Life’s struggles haven’t deterred Krishan Pathak one bit. In fact, he has become stronger after each debacle, ultimately becoming one of the best ever goalkeepers of the Indian men’s hockey team.
And on Monday, the 26-year-old from Punjab is set to feature in his 100th international against Korea in the Asian Champions Trophy.
Losing his parents at a young age was tragic. He lost his mother in 2007 when he was at the Surjit Singh Academy in Jalandhar. In 2015, on the eve of the Junior World Cup, a tournament India went on to win, Pathak lost his father. He lived with his uncle before getting married in May, this year, and settling down in Mumbai.
100 international caps is a significant milestone given the pain he had to endure. Typical of the player, Pathak underplayed it, saying his life is the same as any other hockey player’s. “I am not at all different. It’s the same as for most other hockey players. Everybody struggles in some way or another. Of course, childhood struggles were there. My uncle supported me when I stayed with him,” said Pathak in a conversation with Sportstar.
Although he has played second fiddle to P. R. Sreejesh for most of his five years with the national men’s team, it has been a learning curve, according to Pathak. “When I came to the Indian team in 2018, I was a bit apprehensive. Obviously, when a new player joins the team, it is always difficult to communicate with the seniors. Things got better as Sreejesh and I started playing more together. We discussed our games, and our bonding got better,” he said. So much so that Pathak discusses not just hockey, but also life matters with his senior player.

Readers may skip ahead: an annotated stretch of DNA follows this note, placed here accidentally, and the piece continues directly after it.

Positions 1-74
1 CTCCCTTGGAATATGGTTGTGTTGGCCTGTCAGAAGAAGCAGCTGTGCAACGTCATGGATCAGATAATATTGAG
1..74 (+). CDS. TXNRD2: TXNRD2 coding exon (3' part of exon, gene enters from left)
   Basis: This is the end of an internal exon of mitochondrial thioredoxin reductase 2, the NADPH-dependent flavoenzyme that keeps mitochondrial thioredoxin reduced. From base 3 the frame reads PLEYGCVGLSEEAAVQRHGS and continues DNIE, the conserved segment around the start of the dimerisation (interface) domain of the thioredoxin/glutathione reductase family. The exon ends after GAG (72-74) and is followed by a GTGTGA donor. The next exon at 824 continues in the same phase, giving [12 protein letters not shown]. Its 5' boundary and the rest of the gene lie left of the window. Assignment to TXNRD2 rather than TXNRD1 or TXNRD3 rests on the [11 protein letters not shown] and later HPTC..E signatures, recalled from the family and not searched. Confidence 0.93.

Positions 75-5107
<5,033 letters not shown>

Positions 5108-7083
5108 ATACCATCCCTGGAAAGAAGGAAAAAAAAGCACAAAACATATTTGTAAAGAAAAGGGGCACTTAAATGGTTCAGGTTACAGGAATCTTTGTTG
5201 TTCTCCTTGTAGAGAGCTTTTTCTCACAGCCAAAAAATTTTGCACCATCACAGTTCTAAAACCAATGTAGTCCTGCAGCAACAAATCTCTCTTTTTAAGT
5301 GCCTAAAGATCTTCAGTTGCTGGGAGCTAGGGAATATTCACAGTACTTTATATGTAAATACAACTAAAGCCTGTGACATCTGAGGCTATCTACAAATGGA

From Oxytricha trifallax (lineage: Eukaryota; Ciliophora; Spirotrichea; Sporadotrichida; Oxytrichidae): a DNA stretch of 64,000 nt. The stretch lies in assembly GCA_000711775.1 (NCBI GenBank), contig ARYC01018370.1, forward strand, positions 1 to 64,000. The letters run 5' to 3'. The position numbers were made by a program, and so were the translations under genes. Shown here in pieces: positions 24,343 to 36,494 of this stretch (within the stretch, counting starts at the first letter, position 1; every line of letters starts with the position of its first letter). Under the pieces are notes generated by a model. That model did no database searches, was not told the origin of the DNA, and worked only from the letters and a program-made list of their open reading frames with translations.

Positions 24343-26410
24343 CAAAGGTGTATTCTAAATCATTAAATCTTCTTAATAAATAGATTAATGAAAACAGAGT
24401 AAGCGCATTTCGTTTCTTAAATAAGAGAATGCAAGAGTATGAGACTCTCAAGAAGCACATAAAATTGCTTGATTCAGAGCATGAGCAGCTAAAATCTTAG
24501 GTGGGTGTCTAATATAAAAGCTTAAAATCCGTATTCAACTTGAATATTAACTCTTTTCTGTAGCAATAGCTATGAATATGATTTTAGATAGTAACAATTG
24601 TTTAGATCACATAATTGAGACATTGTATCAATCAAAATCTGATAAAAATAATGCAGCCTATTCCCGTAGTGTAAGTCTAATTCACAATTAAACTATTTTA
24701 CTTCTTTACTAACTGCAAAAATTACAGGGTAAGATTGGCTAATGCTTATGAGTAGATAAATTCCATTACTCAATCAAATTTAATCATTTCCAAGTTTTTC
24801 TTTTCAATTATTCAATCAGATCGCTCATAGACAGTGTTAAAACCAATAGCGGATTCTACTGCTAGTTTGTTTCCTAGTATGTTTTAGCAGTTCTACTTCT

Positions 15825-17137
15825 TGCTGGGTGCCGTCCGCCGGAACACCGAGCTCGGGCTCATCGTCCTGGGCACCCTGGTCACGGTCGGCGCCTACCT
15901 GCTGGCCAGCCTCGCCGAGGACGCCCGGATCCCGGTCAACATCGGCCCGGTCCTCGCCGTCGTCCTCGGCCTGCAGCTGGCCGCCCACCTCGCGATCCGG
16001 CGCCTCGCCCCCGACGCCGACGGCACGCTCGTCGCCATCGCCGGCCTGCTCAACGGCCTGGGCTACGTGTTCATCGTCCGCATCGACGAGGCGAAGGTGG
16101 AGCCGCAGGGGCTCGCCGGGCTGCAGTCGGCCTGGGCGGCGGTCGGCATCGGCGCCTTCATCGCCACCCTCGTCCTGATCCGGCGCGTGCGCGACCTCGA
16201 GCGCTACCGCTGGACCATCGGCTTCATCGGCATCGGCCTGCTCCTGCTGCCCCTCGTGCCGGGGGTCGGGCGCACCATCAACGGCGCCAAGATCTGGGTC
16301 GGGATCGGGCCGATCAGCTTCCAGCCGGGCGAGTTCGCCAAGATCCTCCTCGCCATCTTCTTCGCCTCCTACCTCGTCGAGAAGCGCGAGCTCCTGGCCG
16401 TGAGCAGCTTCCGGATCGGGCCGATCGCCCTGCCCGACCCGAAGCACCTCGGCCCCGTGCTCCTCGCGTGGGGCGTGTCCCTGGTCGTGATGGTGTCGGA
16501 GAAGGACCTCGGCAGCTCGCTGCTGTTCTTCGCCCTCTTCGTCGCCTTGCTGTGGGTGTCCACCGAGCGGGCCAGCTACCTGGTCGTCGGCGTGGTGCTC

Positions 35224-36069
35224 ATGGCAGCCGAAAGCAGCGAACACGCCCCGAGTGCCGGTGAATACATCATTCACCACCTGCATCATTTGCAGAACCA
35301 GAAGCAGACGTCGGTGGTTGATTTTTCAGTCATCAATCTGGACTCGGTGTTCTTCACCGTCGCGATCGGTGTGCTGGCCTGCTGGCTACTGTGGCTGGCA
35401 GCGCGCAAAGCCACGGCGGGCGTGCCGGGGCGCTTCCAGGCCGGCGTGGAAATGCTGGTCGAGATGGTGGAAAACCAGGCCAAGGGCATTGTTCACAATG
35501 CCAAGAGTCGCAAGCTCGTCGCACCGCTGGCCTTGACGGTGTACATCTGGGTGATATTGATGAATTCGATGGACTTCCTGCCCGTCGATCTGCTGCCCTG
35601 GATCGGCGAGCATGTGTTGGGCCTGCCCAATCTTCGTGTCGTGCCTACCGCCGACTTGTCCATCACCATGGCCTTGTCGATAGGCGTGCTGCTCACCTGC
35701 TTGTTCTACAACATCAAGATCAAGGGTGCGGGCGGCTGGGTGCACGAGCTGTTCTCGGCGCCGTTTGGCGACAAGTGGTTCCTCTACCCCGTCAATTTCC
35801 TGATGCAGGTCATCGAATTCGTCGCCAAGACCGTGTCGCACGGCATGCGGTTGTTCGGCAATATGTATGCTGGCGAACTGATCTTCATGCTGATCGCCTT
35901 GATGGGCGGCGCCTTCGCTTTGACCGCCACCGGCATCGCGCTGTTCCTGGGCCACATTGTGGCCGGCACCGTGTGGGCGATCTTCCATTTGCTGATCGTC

Pathak remembers Chennai as the place where he got his call-up to the national junior team camp after a solid performance in the junior nationals. “It was the Nationals in 2013. Harmanpreet (Singh), Varun, Harjit (Singh), Jarmanpreet (Singh), we all played together here,” he recalled.
In the next 11 months or so, it will only be hockey and nothing else for Pathak. His focus will be on the Asian Games and the Paris Olympics. “Our main aim is to win gold in the Asian Games and qualify for the Olympics,” he said.
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